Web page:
Cynomolgus monkeys were restrained by the non-human primate cage-squeeze mechanism; prior to exposures, monkeys were administered ketamine as a pre-anesthetic to isoflurane and transported to the SM exposure suite. Monkeys were anesthetized with isoflurane in oxygen (5% induction) and maintained (~2.5% maintenance) during the exposure period. The monkeys were intubated and placed prone on an exposure sled; isoflurane was constantly administered to maintain anesthesia. The setup for exposure of monkeys was similar to the rodent exposure system as described . Briefly, air, O2, isoflurane, and SM were delivered to the monkeys in a flow-pass manner, where the animal inhales from an exposure atmosphere “stream” maintained at a constant flow (~ 2 L/min) and concentration of SM (150 mg/m3). Oxygen was added to the system to maintain a concentration of 19% to 22% and monitored just downstream of the breathing zone. Isoflurane was kept at a maintenance level of 1 to 3%. Pulse oximetry was utilized to assist the monitoring of vital signs. Monitoring was continued after the exposures until the animals recovered from the anesthesia. The awakened monkeys were returned to their cages, which were placed in a temporary off-gassing chamber. The animals were observed continuously until the concentration of SM returned to safe levels at which time the NHPs were removed from the temporary off-gassing chamber and returned to their home rooms.
Rats were deeply anesthetized and exsanguinated by clipping the vena cava. A 16-gauge needle was introduced into the trachea and secured using 3/0 suture. The thoracic cavity was then opened to expose the trachea and lung. The left lung was lavaged three times with 3 ml aliquots of sterile saline. The lavage fluid was pooled, centrifuged at 300×g for 10 min and the supernatant collected and stored at −80°C until analyses. The left lobe along with the right cranial, medial, caudal, and accessory lobes of the lung were removed, snap frozen in liquid nitrogen, and stored at −80°C. A similar procedure was used to collect BAL and lung tissues from the monkeys.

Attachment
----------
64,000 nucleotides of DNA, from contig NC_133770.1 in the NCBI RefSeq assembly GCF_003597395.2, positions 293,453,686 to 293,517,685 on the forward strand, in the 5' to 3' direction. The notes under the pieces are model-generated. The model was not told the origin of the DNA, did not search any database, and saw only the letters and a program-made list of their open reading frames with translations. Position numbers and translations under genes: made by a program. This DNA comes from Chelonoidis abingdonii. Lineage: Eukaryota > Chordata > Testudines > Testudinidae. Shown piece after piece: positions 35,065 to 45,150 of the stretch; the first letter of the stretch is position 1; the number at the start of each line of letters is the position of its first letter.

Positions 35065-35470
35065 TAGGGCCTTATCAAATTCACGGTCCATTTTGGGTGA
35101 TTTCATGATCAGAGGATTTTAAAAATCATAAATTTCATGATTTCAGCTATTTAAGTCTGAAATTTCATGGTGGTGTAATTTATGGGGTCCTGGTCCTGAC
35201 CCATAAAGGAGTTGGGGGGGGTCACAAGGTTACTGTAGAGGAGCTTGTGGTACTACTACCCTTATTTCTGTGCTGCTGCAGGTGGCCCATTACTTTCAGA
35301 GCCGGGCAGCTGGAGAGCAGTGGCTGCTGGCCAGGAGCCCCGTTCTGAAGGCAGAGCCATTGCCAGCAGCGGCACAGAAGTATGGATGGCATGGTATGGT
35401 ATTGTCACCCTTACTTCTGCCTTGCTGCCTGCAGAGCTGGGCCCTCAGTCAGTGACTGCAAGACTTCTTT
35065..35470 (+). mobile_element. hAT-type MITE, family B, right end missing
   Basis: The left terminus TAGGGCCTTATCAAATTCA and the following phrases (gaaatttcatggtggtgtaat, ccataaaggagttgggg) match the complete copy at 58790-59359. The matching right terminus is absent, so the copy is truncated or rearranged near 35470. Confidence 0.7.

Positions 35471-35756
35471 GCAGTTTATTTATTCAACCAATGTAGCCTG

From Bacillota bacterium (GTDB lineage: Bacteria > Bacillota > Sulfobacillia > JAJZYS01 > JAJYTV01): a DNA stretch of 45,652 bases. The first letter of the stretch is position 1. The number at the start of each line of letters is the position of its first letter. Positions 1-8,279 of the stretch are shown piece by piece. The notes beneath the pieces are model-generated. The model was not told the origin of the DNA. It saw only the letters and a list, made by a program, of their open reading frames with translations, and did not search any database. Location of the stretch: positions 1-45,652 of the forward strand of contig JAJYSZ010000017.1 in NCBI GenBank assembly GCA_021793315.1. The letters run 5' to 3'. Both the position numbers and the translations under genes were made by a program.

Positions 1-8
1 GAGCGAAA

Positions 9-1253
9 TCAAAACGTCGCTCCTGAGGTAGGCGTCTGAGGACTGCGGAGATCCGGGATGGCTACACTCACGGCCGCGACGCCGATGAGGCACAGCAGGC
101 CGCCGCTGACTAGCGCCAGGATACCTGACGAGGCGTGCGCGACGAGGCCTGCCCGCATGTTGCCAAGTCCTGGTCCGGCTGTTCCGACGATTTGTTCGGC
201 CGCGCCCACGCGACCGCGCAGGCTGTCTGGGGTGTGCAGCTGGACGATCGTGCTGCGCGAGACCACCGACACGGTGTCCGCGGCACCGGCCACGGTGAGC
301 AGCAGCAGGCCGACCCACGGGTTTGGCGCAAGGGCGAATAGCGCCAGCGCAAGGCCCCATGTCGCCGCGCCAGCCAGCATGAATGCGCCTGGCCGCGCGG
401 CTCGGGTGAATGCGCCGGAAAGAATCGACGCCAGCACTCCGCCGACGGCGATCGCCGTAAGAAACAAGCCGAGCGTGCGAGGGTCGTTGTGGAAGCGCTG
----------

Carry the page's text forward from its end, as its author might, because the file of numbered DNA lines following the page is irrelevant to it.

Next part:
Total RNA was isolated from lung tissues using TRI-Reagent (Molecular Research Center, Cincinnati, OH) as described . Briefly, lung tissues were homogenized in 1 ml Tri-Reagent containing 100 μl BCP (Molecular Research Center), and the homogenates were centrifuged at 13,000× g for 10 min at 4°C. The aqueous layer was collected and mixed with 600 μl of isopropanol. After 15 min at room temperature, samples were centrifuged (13,000× g; 10 min) and the pellets resuspended in 75% ethanol, centrifuged, and air dried. The air-dried samples were resuspended in diethyl-pyrocarbonate-treated water (55°C for 10 min to dissolve RNA) and quantitated spectrophotometrically. The real-time polymerase chain reaction (qPCR) analysis was performed on the ABI PRISM 7900HT Real-Time PCR System using the One-Step RT-PCR Master Mix (Applied Biosystems, Foster City, CA). The relative expression of each mRNA was calculated by the method described earlier . mRNAs were normalized with 18S rRNA or GAPDH; both gave similar results. All primer/probe sets for cytokines/chemokines and GAPDH were purchased from Applied Biosystems.